Your Life Has Value
I heard he killed himself. Then, I heard it was an accident. In either case, the same feeling comes: his life had value and it seemed like he did not need to die.
Every person has ups and downs. It might sound trite to say, “You win some, and you lose some.” But it’s true. To expect to always win (or always lose) is unrealistic. Through the ups and downs, we learn, grow, and can find richness in the variety. Life would be boring if it were the same all the time.
Suicide is a real problem. In the U.S., the suicide rate increased 24% between 1999 and 2014, and it continues to rise according to the CDC. There is one death by suicide in the U.S. every 12 minutes. Depression affects 20-25% of Americans who are over 18 years old.
I do not know the answer to mental health issues, nor do I know how to stop suicide. I know that it hurts the people who remain. I know that it is not a sin to be sick, and mental illness is a sickness and needs to be de-stigmatized. Suicide is a symptom of mental illness. God loves all people, especially those who struggle.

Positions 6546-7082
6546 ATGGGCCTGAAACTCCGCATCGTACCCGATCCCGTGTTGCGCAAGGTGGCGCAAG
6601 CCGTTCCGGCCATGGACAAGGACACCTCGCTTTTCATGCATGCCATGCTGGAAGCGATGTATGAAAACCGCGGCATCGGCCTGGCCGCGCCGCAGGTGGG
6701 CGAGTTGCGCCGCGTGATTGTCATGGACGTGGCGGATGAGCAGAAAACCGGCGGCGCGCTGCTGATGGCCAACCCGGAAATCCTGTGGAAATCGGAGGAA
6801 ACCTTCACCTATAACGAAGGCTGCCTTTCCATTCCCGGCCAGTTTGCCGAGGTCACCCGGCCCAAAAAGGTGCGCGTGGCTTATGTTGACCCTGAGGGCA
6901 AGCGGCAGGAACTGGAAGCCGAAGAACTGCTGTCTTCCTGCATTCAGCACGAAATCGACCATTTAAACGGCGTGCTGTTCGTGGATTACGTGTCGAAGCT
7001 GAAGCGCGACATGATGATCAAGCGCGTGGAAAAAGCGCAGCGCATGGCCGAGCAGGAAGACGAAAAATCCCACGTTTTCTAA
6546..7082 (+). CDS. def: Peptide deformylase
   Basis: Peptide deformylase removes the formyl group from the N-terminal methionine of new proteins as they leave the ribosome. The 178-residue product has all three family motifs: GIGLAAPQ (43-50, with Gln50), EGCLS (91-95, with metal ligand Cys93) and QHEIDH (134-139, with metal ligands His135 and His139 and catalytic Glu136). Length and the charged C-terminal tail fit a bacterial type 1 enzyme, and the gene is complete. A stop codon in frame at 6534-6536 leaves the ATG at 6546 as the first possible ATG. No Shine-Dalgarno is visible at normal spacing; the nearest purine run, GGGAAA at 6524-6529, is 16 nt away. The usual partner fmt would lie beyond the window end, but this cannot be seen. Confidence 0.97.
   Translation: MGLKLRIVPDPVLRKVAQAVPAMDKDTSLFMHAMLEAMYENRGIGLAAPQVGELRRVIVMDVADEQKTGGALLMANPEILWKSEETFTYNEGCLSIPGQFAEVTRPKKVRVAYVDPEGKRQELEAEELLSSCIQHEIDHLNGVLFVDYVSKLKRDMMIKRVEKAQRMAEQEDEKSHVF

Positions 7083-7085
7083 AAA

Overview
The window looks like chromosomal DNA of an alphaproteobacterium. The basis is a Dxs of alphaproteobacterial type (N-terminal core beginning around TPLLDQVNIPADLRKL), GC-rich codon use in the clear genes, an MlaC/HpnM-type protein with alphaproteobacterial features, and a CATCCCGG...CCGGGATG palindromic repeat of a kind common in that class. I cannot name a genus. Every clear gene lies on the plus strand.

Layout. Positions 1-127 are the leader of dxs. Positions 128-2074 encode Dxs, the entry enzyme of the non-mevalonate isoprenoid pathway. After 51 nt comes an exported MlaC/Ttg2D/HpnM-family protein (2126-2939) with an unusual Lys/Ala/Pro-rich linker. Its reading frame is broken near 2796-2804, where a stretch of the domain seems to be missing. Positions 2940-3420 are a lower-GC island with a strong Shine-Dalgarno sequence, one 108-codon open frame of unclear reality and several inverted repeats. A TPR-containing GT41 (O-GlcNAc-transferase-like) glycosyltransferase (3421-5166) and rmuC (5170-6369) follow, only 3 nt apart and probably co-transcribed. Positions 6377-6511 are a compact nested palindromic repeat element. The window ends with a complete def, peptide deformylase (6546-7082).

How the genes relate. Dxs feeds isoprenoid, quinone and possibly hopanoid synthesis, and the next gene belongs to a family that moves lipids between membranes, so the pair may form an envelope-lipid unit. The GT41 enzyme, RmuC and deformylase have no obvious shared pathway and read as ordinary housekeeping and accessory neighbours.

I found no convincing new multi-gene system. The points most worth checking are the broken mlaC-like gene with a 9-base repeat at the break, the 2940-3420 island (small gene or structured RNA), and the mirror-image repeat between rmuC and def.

I am writing today because I have struggled with how to say, “Your life has value.” Every person needs to hear that. Every person should hear it more. We need more people saying, “I love you,” and fewer people saying words that hurt, bully, tear down, or destroy.
Whether he killed himself or not, he may not have heard the words, “Your life has value,” often enough. I wish I had said it to him more.